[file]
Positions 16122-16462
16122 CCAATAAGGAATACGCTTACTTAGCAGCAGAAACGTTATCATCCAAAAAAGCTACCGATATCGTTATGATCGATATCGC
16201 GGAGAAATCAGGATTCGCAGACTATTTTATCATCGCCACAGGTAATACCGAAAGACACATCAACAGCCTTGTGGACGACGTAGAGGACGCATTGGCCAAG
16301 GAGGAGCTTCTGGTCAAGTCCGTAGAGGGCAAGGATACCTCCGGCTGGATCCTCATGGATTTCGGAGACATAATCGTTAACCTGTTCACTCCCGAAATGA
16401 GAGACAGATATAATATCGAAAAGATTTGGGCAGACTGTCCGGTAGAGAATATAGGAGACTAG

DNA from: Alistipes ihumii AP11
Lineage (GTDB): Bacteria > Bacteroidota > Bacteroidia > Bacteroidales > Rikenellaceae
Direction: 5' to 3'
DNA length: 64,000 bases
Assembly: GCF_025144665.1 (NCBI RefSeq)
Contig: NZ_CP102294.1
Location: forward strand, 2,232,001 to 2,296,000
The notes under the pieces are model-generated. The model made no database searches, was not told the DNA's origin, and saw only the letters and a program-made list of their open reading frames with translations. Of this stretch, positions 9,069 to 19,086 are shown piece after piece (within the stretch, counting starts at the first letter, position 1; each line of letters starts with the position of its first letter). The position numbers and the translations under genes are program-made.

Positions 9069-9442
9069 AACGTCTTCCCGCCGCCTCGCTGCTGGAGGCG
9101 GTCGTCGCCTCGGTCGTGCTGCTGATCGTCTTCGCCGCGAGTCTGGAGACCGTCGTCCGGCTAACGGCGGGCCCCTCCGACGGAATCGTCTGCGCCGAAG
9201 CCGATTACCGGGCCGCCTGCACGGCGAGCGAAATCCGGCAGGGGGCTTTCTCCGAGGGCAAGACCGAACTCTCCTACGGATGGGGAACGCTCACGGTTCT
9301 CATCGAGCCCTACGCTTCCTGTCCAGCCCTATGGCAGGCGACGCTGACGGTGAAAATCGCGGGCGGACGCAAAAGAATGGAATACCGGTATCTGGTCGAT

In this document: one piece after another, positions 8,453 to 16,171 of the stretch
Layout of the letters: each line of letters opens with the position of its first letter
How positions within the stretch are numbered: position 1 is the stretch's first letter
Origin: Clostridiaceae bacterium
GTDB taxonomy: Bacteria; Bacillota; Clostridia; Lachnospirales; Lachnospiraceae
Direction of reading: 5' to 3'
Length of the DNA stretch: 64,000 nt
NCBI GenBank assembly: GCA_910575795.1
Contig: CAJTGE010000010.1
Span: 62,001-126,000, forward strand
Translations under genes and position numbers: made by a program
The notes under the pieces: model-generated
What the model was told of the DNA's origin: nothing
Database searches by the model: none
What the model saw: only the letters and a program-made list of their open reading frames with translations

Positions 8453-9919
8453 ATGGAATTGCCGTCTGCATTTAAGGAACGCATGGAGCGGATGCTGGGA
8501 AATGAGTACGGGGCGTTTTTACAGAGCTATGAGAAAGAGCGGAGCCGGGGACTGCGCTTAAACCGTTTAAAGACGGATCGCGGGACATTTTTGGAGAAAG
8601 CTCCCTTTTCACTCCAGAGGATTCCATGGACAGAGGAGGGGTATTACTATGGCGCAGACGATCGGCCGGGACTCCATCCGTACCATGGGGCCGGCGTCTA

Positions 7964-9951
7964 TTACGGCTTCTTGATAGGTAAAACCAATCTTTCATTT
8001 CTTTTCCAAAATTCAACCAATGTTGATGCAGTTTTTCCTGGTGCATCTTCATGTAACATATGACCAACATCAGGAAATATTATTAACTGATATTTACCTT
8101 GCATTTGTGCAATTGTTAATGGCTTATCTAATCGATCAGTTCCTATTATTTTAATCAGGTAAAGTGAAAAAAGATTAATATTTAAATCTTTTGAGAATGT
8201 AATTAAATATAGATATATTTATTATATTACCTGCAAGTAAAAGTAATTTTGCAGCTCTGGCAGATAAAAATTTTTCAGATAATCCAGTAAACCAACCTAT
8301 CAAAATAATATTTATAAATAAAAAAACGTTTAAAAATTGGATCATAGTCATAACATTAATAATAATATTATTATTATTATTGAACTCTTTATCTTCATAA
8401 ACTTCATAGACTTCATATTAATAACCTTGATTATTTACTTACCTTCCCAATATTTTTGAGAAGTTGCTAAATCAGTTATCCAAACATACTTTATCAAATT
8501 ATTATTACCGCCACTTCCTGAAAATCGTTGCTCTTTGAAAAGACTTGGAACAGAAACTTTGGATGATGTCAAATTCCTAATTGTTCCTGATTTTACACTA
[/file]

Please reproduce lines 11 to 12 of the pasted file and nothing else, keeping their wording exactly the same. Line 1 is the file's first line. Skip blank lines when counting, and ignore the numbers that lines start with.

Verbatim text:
Contig: NZ_CP102294.1
Location: forward strand, 2,232,001 to 2,296,000